SHREVEPORT, La. (KTAL/KMSS) – To say someone is “drunker than Cooter Brown” means that person is sloshed, hammered, wasted, tanked, plastered, loaded, and inebriated all at the same time—but who was Cooter Brown, just how drunk was he, and why do we use this saying?

The Old Farmer’s Almanac relays a tale of a man named Cooter Brown who lived along the Mason-Dixon line during the Civil War. He had family and friends on both sides of the political divide, and Cooter needed to make a choice: should he fight for the Confederates, or fight for the Union?

Cooter thought about it, according to legend, and decided that he didn’t want to fight for either side.

And instead of picking sides; he supposedly picked up a bottle instead.

Young men were not allowed to simply remain neutral during the Civil War. However, if the origin story of “being drunker than Cooter Brown” is at all valid neither side would have found a drunkard worthy of service or valuable to the war effort.

Poster from the New York draft of 1863.

Now imagine that half of your kin-folk are fighting for the Union while the other half of your family is fighting for the Confederacy. Factor in your friends and imagine what it would be like to stand there, on the battlefield, and either kill or be killed by your friends and family.

Cooter Brown’s musical and literary influence

In the 158 years that have passed since the Civil War ended, the name Cooter Brown has become synonymous with being three sheets to the wind. But the phrase has inspired musicians and writers alike.

Ray Stevens recorded a comedic country song about Cooter in 2009.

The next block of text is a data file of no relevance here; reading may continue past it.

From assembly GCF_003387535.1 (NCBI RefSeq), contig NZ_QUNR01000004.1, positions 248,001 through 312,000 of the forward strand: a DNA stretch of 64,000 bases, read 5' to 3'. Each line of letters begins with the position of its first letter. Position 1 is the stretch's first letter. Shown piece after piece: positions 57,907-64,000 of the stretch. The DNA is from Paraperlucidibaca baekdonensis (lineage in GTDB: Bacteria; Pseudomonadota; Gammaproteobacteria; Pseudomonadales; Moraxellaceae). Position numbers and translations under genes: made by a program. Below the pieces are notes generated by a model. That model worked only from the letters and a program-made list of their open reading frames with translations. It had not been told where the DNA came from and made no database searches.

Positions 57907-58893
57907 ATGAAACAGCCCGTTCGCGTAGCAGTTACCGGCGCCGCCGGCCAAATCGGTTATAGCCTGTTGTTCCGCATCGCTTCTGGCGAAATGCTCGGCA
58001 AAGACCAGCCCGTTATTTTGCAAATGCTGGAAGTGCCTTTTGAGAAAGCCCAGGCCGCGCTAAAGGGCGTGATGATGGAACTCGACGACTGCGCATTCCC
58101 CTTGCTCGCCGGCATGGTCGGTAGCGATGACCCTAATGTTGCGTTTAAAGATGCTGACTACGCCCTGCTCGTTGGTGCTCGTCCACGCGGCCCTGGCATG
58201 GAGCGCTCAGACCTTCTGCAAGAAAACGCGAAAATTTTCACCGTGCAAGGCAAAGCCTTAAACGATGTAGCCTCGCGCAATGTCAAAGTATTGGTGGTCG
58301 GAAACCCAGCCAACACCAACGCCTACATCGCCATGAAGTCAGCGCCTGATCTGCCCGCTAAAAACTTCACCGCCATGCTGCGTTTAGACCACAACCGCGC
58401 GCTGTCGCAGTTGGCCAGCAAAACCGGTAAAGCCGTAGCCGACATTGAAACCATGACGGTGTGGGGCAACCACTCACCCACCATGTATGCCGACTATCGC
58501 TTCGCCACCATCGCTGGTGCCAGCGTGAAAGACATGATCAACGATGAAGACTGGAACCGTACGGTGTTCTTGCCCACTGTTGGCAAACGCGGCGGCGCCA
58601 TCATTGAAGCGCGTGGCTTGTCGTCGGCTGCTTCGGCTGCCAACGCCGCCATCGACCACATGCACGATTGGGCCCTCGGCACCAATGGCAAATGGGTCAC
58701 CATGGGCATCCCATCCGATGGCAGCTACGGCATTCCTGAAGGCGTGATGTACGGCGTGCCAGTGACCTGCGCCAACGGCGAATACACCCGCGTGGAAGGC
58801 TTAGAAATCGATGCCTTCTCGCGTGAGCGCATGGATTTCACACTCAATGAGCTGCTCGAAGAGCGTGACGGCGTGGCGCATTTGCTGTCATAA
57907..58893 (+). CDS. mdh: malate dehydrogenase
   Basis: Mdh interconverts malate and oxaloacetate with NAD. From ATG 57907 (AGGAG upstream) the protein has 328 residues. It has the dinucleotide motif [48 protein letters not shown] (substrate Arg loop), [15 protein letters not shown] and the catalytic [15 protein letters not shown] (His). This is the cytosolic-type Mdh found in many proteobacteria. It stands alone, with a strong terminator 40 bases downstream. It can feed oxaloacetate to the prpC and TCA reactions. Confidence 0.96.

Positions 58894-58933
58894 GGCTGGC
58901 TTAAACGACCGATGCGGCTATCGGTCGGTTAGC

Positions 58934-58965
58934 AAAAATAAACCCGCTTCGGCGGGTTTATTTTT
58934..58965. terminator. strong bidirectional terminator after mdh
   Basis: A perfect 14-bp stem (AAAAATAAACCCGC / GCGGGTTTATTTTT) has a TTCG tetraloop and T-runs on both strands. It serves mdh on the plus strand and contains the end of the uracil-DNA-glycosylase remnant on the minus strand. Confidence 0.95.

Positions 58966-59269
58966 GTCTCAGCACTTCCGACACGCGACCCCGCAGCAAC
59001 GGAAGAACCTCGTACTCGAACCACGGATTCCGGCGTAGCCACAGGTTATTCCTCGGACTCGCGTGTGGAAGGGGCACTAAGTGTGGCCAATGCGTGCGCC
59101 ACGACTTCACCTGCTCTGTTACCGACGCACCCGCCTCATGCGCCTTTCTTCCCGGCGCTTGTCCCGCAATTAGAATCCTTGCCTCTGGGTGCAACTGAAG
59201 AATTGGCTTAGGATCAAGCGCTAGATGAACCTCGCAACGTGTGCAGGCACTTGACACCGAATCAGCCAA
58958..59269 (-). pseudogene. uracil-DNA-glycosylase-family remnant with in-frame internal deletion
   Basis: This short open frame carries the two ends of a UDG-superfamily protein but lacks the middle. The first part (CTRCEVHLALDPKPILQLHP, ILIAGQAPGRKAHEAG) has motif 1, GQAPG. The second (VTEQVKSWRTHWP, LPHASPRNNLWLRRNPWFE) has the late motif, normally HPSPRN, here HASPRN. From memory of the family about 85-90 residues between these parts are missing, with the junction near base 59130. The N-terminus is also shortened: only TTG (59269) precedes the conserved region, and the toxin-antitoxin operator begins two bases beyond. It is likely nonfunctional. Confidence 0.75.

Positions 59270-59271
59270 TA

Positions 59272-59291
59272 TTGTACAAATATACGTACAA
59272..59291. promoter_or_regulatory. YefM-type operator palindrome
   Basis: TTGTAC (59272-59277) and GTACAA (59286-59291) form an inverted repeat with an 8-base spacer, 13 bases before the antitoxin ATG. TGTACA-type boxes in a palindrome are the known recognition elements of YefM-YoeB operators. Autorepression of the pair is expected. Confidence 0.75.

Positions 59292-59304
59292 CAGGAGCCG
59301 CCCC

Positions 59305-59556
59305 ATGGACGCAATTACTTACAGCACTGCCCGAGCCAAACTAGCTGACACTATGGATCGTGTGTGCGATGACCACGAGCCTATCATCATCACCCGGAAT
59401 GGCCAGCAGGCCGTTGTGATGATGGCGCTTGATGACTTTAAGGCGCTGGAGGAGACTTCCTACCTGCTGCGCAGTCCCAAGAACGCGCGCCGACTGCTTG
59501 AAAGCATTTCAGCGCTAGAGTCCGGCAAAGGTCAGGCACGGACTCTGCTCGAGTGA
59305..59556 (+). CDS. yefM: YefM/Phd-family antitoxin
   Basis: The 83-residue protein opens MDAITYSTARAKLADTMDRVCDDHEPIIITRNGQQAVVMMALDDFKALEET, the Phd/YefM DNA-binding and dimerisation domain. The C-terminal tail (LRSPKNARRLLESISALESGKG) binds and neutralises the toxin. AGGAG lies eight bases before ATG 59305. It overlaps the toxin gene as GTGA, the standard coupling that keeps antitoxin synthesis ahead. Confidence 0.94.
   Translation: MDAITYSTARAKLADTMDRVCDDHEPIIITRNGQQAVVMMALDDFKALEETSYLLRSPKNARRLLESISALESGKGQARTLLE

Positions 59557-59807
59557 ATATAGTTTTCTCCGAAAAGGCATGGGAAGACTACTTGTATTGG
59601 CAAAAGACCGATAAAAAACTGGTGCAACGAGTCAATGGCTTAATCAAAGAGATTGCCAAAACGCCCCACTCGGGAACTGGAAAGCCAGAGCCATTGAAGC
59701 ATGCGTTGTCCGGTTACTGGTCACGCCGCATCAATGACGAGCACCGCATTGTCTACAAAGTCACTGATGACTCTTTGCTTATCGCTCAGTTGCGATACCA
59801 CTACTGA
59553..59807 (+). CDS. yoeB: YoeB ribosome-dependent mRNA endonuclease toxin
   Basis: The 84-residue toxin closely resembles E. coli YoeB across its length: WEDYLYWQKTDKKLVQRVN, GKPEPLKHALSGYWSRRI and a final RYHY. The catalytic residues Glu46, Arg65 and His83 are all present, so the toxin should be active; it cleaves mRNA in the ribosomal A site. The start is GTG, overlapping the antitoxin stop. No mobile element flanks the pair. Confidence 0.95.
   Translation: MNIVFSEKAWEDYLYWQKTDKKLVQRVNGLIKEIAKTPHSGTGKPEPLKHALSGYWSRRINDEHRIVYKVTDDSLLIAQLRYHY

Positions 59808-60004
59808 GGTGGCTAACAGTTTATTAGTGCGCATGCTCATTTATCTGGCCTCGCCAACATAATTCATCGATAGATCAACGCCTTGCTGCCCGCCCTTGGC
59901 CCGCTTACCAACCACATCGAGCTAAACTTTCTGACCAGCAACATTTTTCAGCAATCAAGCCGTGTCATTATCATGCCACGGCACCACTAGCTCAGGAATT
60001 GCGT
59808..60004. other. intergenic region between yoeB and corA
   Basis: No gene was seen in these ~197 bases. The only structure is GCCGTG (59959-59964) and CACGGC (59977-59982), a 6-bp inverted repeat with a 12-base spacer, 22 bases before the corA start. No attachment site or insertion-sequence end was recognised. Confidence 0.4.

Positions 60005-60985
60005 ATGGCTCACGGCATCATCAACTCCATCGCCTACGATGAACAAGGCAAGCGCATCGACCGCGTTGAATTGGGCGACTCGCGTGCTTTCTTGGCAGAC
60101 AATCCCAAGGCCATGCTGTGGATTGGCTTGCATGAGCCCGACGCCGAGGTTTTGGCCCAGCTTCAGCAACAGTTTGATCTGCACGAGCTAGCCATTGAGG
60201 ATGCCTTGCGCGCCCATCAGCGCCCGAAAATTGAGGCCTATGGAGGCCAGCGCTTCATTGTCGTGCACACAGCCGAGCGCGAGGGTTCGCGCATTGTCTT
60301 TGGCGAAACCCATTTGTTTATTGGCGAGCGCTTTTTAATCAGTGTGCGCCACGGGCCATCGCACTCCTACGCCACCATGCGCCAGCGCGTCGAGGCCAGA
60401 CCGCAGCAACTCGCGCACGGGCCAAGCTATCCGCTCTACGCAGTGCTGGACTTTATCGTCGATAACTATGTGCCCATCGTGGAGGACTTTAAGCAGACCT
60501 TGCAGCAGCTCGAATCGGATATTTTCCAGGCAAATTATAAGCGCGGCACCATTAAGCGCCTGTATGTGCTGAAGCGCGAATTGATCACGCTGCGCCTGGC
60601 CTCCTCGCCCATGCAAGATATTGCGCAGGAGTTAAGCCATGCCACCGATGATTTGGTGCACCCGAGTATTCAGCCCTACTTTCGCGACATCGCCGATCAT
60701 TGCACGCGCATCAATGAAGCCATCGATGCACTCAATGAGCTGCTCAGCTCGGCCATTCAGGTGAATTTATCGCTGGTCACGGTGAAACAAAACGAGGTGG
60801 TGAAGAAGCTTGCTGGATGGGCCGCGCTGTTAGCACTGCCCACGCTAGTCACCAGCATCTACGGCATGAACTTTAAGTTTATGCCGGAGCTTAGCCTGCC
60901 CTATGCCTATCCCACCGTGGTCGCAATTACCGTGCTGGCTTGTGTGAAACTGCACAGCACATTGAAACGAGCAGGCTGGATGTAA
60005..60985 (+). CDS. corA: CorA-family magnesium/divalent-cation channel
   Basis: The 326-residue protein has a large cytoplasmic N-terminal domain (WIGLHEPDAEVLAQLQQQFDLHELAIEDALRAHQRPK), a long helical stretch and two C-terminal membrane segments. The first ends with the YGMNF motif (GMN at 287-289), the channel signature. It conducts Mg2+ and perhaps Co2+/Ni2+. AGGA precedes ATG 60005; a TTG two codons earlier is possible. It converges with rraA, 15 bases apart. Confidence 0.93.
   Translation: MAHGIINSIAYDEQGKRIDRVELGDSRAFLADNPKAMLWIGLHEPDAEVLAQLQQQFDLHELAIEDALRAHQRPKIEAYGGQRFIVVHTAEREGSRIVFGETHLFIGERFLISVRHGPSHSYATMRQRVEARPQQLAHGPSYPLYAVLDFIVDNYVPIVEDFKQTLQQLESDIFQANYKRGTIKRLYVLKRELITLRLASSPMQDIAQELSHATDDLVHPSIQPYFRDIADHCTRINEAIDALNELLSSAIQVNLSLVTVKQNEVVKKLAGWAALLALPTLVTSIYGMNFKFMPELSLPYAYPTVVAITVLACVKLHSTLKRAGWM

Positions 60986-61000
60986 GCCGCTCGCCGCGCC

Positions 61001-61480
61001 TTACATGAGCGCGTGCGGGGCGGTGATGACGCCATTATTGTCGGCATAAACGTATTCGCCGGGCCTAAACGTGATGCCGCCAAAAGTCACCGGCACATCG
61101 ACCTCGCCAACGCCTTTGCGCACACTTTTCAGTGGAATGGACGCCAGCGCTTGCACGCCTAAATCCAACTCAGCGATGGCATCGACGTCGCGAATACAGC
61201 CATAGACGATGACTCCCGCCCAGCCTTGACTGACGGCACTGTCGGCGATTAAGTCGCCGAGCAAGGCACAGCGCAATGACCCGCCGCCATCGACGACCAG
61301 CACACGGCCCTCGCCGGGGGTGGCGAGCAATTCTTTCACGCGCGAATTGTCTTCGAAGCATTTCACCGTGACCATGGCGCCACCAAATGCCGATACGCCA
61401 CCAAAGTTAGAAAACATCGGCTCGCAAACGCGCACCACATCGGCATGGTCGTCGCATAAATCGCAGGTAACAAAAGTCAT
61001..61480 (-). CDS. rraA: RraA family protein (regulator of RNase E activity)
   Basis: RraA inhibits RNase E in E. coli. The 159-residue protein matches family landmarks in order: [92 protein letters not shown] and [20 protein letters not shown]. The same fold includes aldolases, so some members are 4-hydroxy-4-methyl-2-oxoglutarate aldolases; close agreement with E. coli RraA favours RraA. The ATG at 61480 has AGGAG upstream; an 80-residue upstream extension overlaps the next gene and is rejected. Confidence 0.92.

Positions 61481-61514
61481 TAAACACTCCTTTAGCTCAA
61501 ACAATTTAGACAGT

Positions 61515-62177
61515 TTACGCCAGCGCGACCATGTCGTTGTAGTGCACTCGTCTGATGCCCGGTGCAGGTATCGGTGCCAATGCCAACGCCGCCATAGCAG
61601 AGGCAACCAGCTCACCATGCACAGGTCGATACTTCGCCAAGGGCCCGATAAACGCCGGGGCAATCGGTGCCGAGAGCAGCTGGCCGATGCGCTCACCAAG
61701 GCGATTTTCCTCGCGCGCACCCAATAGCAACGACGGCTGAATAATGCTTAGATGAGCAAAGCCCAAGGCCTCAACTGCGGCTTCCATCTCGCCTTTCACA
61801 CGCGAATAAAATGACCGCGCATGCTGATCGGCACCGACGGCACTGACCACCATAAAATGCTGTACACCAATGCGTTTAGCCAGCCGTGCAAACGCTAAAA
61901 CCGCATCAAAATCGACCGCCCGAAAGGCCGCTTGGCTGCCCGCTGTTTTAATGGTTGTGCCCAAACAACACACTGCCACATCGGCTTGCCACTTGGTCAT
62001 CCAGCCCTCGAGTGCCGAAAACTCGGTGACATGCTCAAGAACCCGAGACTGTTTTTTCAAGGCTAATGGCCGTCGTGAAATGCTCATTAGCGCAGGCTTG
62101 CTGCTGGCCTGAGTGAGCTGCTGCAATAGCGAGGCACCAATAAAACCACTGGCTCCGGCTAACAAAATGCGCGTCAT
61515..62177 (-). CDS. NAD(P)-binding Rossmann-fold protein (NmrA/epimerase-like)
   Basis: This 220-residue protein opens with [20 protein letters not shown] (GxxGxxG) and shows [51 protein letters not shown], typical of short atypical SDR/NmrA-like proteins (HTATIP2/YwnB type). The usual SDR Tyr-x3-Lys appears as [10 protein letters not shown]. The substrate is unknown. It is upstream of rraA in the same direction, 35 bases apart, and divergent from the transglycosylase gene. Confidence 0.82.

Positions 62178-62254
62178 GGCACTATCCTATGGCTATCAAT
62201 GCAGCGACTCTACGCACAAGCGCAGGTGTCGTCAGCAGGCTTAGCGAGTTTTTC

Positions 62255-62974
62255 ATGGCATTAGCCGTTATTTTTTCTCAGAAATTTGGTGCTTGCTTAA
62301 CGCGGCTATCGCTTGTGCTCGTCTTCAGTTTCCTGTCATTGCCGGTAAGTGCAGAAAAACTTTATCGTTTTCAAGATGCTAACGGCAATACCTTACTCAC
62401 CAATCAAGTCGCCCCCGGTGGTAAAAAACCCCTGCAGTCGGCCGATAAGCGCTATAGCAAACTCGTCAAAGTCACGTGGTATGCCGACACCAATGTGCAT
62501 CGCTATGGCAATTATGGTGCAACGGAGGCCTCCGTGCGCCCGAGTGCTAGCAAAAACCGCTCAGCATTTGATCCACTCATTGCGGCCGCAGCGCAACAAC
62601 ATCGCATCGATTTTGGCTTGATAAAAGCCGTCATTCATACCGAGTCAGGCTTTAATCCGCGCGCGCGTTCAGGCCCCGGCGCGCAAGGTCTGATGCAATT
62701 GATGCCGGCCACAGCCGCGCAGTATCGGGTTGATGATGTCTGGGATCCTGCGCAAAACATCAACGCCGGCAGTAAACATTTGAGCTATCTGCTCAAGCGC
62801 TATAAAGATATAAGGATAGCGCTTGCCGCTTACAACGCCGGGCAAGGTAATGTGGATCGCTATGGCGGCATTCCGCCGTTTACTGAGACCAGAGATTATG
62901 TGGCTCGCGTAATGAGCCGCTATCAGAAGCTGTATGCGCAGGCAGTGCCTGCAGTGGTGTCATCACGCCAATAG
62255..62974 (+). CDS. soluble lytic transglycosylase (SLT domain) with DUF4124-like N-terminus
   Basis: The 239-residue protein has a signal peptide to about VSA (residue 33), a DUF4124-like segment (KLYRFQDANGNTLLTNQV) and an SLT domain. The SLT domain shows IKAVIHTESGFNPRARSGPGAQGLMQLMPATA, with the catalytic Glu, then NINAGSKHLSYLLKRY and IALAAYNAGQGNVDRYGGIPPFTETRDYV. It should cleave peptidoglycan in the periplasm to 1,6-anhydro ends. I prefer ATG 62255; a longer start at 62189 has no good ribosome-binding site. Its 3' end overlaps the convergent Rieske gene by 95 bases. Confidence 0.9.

Then there’s “Dunker than Cooter Brown” by the Wolf River Rednecks.

An Irish band called My Three Kilts has a quirky bar song called Cooter Brown.

But perhaps the greatest tribute to the Civil War legend who never fought is that of Cooter Brown’s Tavern in New Orleans, established in 1977. They serve up beer by the draft, bottle, can, and have a list of cocktails, ciders and ginger beers, too.

No matter what your palette, the tavern serves up enough options that almost anyone can get drunker than Cooter Brown.   

The other legend of Cooter Brown?

Some stories say Cooter Brown was of mixed race and dressed like the Cherokee. Other versions don’t say a thing about Cooter’s race.

And then there’s an entirely different version of the Cooter Brown tale.

“Cooter Brown was mixed race; half Cherokee, half African American,” wrote Jonathon Green in The Stories of Slang: Language at its most human. “He was also all misanthropist, wholly drunk, and he too, though living far from the border in a shack in Louisiana, was unfortunate enough to encounter the Civil War… Yankees and Johnny-Rebs both came to call, invariably found him drunk and shared his bottles.”

The Cajun version of Cooter Brown ends after the war, when a drunken Cooter burned his house to the ground and disappeared from history into the Louisiana swamp.

But whatever, and wherever, led to the demise of Cooter Brown, one thing is certain. He left his mark upon American culture.

In 1981, Lewis Grizzard announced the winner of the First Annual Drunk-As-Cooter Brown Award in his book Don’t Sit Under the Grits Tree With Anyone Else But Me.

“Charlie would be drunk as Cooter Brown and singing cowboy music, and if he had not lost his hat, he waived it, and tried to get the mule to rear up like he was Tom Mix or Lash LaRue,” wrote Rick Bragg in Ava’s Man.

Literary references to Cooter Brown serve as adjectives or nouns by some of southernness’ most beloved authors.

But a Google Books Ngram Viewer search shows that the first known literary reference to Cooter Brown wasn’t published until 1947, so there is always the possibility that Cooter Brown never really existed at all.

Here’s the thing.

Even if Cooter Brown never existed in the flesh folklore and its literary importance have a place in society. It is through legends, fables and tall tales that even lost history can live on and be passed down without us truly understanding how it came to be.

Uncomfortable truths live on in folklore, in expressions, and in literary references that even authors and readers don’t always understand.